The Monkees are asked to appear as extras in Luther Kramm's new beach movie, but soon take offense to the film's star, Frankie Catalina. After upstaging him during the production, Catalina walks off ...
Micky 'Magic Fingers' Dolenz hits a lucky streak in Vegas, not realizing the roulette table is rigged. The Boss and Biggy soon steal the ill begotten money back from the Monkees, who are then given ...
An anthology comedy series featuring a line up of different celebrity guest stars appearing in anywhere from one, two, three, and four short stories or vignettes within an hour about versions of love and romance.
One of the many variety shows available in the 1970s (along with Sonny and Cher, Captain and Tennille, Donny and Marie, etc). Hosted by African American comic actor Flip Wilson, this show ... See full summary »
Short-lived comedy about the extremely Beatles-esque band The Monkees. The group of four (Micky, Davy, Mike, and Peter) encounter interesting events and tie in their music with each episode to encompass fast-moving comedic scenes.Written by
Whereas on the Monkees most of the musical montages were phantasmagoria; just fantasy played out in music video form; the Partridge Family musical performances were just that, musical performances, nothing less or more. This is ironic because the Monkees were closer to an actual band. Though dreamed up by a bunch of television producers at Screen Gems and ABC, with most of their music written by people like Neil Diamond; the Monkees did actually perform in front of audiences; they all sang on all their albums, they all played instruments, and they wrote some of their own songs. Though considered a bogus front band in 1967, by today's standards, they are as real as it gets. Whereas the Partridge Family was almost completely bogus. David Cassidy and Shirley Jones were the only ones who performed at all on their records; (mostly it was just David Cassidy singing with a tiny bit of Shirley doing backup vocals.) They never performed live as a band. So it's ironic that the show pushed this image of the family as a band on the audience; when they were not a band at all. See more »
In a number of second-season episodes, Micky's hairstyle changes back and forth from a straight hairdo to a curly "permed" look. This was due to the fact that second-season episodes were filmed at two different times, the spring of 1967 (when a number of the actual episode storylines were filmed) and then later that fall (during which time all the song performances were filmed). During the summer break, Micky let his hair grow out. The difference is perhaps most notable in the episode "It's a Nice Place to Visit," when at one moment Micky is performing a song with his hair curled, and is then seen leaving the stage with his hair straight. See more »
[as the rigged blimp carrying the muscle man floats away]
Well, there he goes.
Yeah, where's that uh der-uh... der-uh blimp headed for?
Bayonne, New Jersey.
Bayon-Bayonne, New Jer-? You know, I used to have a girlfriend in Bayonne, New Jersey.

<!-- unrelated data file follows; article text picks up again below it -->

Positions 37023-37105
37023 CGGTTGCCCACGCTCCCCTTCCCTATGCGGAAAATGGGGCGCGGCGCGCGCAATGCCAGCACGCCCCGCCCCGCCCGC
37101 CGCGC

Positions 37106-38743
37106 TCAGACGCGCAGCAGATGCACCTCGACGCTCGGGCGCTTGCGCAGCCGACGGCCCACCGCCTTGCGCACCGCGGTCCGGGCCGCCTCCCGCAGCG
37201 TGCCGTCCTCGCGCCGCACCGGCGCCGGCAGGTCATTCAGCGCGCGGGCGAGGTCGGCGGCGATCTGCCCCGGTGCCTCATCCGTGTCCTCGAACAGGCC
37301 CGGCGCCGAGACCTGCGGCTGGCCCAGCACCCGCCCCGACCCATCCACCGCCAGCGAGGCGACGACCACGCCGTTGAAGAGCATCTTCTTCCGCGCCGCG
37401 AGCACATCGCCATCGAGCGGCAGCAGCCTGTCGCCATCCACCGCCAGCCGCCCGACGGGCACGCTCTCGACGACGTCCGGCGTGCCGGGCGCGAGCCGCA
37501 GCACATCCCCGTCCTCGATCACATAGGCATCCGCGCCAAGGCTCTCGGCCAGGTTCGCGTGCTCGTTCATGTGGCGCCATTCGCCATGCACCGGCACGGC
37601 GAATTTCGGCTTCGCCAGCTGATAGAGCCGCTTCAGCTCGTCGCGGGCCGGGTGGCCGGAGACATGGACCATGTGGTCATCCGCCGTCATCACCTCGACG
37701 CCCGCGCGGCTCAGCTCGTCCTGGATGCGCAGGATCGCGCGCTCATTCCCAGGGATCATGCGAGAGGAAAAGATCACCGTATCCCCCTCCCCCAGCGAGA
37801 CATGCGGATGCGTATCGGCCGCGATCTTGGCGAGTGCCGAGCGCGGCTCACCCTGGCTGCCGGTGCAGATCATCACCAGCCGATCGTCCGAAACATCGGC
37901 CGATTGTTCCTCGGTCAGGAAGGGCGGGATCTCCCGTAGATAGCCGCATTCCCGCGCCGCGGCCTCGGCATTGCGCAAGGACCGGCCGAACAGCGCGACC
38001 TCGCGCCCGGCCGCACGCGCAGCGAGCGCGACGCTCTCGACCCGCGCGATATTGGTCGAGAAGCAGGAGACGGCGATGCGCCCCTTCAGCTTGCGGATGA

Anything like the Secaucus girls?
No, I don't know, her name was MaryAnn.
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"The Christmas Show" ends with the Monkees giving the TV audience a Christmas wish of peace. The group then brings the crew-members on to the set and gives them all a very happy and raucous opportunity to give their loved ones at home a Christmas greeting, all while the closing credits play over this. See more »
Various episodes when either shown in network reruns (i.e. the CBS run) or in syndication had newer songs replacing older ones on the soundtrack. See more »
The Monkees may have been created as a Beatles-of-America series, but like The Fab Four the show and the group within had a pivotal role in pop music history. While the concept of quick-edit rock music pieces began with A Hard Days Night and its sequels, it was The Monkees that really fleshed out the concept that today is known as the music video.
The power of television proved itself with Monkee-mania, and seeing the series and listening to the records four decades after their debut reveals how fresh and engaging both still are. The sit-com concept was basically parodied, and the free-wheeling styles of Micky Dolenz, Michael Nesmith, Peter Tork, and David Jones made the parodies all the more cutting and funny. There is a magnetism to Micky, Mike, Peter, and Davy that still shows in the show and the music; the use of session hipsters in the backing tracks certainly created a strong baseline at the beginning, but in concert with session help or all on their own (in the album Headquarters and the songs from which the show made use), it was Micky, Mike, Peter, and Davy who gave the music a stamp that was undeniably theirs.
The same is true of the show - other singers have shown engaging humor (Alison Krauss is one of the funniest), but none show the magnetic zaniness of The Monkees (if anything, Ms. Krauss' sense of humor is more like Mike Nesmith's than anything).
This is why the show and the group will always endure.
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